Steeped in unease and constructed in an unprecedented time, Keeper E.’s new collection of songs comprises a portrait of an anxious existence that’s as deeply worried as it is catchy against all odds.

thank u and please and don’t go is packed with a litany of one-line worries and shame spirals:

“I’m always driving in somebody’s blind spot, thinking I’m going to crash”; “I never know expressions and I’m so embarrassing”; “Who will take care of me if I take care of you?” The stress reaches its apex on “What If We Lose Everything,” a mid-tempo climate-change lament scattered through with unsettling dissonant notes: “There’s no way to go back,” she concludes, with considerable disappointment.

Glittering with silvery vocals, playful synths and driving rhythms, Keeper E. invites us into a dreamlike world inside her mind, sharing pages of her journal combined with intriguing melodies. Her songs have a romanticized hopefulness, looking back on past loves, regrets, and fearfulness with gratitude and hope.

Speaking on the focus track, “My Favourite Song”, is about hoping that singing along to your favourite song will take away all the pain and suffering in the world. It’s kind of a joke, like obviously just listening to a song won’t solve anything, but also it’s been my experience that sometimes music is all that can help you out of a hard time. This song talks about personal hardships like not feeling satisfied and always expecting the worst, and it also talks about the unfair power balances in the world and how the life I have is built on these unfair societal structures. In the end, it feels like the anthem of the song convinces you in some way that singing along to your favourite song must in some way help to balance things out, and will always make you feel better.“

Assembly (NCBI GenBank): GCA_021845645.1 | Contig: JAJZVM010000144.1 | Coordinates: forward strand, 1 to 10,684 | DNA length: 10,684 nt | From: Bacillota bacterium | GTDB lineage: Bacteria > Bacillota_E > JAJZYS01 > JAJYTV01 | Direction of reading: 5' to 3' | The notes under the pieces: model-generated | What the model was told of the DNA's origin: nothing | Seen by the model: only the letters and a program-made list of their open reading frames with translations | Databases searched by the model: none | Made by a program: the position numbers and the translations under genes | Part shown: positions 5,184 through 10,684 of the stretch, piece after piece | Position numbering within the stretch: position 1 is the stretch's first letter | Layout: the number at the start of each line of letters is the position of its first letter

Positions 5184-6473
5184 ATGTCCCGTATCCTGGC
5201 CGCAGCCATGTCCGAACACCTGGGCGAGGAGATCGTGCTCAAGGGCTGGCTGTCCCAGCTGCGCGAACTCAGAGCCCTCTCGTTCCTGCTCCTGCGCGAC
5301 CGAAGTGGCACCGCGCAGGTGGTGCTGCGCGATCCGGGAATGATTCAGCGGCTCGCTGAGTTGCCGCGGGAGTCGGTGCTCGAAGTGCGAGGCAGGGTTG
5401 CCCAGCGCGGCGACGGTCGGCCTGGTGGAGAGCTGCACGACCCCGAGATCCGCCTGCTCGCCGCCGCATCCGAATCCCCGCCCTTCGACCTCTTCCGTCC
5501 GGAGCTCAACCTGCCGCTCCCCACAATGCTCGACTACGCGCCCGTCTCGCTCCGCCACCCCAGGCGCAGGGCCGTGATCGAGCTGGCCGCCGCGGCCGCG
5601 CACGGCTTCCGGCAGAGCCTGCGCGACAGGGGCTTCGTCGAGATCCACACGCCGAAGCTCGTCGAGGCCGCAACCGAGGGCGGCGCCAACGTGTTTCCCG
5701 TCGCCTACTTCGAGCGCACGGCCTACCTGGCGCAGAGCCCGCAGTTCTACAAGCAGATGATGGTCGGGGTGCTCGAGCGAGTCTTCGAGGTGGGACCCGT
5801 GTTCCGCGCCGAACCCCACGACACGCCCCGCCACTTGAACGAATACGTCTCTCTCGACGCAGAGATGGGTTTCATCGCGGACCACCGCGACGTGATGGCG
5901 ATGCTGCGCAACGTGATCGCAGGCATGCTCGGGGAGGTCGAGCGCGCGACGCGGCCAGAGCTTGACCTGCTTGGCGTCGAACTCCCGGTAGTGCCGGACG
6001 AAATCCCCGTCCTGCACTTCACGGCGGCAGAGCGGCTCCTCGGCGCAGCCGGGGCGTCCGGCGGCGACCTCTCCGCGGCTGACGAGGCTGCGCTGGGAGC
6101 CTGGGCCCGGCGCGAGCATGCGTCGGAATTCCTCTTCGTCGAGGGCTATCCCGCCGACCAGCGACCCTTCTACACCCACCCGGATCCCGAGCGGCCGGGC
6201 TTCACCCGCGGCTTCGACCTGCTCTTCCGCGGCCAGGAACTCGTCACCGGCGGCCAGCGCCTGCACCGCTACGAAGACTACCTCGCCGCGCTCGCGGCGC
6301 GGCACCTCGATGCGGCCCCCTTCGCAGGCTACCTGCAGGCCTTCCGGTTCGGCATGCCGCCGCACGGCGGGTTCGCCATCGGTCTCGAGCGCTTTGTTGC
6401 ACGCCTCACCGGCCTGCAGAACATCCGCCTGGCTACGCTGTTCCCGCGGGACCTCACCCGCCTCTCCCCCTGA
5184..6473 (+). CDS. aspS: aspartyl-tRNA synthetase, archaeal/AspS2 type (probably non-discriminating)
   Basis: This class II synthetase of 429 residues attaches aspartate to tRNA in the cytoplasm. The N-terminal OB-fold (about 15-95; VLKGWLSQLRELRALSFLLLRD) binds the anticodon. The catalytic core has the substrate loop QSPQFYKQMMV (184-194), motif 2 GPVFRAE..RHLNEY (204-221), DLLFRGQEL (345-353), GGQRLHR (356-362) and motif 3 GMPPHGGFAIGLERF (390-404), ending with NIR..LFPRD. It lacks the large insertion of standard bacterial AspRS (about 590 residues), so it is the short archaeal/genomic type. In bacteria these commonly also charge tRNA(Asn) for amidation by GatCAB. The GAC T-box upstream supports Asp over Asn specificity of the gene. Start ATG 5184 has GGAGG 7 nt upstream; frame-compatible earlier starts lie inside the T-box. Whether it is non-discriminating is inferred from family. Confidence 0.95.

Keeper E. is proving herself one of the most exciting new pop acts from Atlantic Canada, with an official showcase at The Great Escape in Brighton and tour dates across Canada planned in support of the release of her sophomore EP, thank you and please and don’t go, out now.

But for all the personal anxieties explored in these songs, Elwood’s music is at its most confident, deeply thoughtful and wise beyond its lived experience. Born in Nova Scotia, Elwood began playing the violin at three years old, moved onto piano by four, and found her own musical voice while in university studying classical piano. Though she claims to be a technological Luddite, her production skills rival any hitmaker, and she crafts the indie-pop base of Keeper E. in solitude, with little outside influence.

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